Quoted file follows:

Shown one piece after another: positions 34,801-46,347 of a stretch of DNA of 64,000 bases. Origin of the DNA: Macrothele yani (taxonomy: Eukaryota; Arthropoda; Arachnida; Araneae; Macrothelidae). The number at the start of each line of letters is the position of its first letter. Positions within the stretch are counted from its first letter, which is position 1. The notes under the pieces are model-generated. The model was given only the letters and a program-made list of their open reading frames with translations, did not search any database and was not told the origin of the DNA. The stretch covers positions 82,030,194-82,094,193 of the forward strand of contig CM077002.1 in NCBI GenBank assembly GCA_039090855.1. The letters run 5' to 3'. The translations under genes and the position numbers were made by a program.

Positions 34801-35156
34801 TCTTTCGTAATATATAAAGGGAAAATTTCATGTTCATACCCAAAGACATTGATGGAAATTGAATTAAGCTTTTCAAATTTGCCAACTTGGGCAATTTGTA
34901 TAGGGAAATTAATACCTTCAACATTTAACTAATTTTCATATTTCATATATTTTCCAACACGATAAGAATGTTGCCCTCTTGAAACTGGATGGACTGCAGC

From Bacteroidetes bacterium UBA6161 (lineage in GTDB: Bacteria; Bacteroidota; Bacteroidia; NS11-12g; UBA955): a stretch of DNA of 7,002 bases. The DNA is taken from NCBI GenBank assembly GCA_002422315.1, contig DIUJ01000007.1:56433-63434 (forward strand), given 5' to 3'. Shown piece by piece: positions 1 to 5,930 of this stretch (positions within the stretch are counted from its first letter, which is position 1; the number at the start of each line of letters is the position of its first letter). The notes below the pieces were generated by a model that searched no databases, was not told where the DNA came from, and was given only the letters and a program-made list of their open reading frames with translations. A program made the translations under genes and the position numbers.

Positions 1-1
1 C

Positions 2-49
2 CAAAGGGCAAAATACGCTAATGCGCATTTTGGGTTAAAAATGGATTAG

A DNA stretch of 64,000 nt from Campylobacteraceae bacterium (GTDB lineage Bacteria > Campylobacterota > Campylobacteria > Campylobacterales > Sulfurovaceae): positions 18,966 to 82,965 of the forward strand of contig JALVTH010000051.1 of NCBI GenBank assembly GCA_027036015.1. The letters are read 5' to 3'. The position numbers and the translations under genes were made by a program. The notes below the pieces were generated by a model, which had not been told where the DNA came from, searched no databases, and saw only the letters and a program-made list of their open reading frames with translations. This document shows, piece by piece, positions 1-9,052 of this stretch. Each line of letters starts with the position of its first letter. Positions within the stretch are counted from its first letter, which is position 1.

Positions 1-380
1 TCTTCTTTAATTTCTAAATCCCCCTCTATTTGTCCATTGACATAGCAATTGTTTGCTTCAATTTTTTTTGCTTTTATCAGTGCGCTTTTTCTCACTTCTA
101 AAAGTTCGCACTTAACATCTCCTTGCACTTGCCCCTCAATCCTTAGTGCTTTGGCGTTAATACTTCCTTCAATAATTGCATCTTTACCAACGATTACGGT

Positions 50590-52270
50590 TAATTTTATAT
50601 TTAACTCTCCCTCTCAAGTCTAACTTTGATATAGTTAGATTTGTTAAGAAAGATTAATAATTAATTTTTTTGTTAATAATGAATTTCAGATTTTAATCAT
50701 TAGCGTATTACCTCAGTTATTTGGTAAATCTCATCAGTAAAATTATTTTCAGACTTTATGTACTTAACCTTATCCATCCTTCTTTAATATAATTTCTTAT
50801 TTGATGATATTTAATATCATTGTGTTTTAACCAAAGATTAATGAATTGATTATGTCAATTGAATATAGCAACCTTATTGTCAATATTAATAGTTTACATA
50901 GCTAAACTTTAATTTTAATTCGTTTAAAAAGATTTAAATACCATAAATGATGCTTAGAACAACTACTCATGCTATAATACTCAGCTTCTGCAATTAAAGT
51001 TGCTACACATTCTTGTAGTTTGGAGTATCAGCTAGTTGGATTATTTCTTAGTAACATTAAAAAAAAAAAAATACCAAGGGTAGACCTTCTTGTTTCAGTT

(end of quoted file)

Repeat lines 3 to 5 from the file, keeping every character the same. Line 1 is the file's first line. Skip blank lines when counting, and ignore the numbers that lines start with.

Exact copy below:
34801 TCTTTCGTAATATATAAAGGGAAAATTTCATGTTCATACCCAAAGACATTGATGGAAATTGAATTAAGCTTTTCAAATTTGCCAACTTGGGCAATTTGTA
34901 TAGGGAAATTAATACCTTCAACATTTAACTAATTTTCATATTTCATATATTTTCCAACACGATAAGAATGTTGCCCTCTTGAAACTGGATGGACTGCAGC

From Bacteroidetes bacterium UBA6161 (lineage in GTDB: Bacteria; Bacteroidota; Bacteroidia; NS11-12g; UBA955): a stretch of DNA of 7,002 bases. The DNA is taken from NCBI GenBank assembly GCA_002422315.1, contig DIUJ01000007.1:56433-63434 (forward strand), given 5' to 3'. Shown piece by piece: positions 1 to 5,930 of this stretch (positions within the stretch are counted from its first letter, which is position 1; the number at the start of each line of letters is the position of its first letter). The notes below the pieces were generated by a model that searched no databases, was not told where the DNA came from, and was given only the letters and a program-made list of their open reading frames with translations. A program made the translations under genes and the position numbers.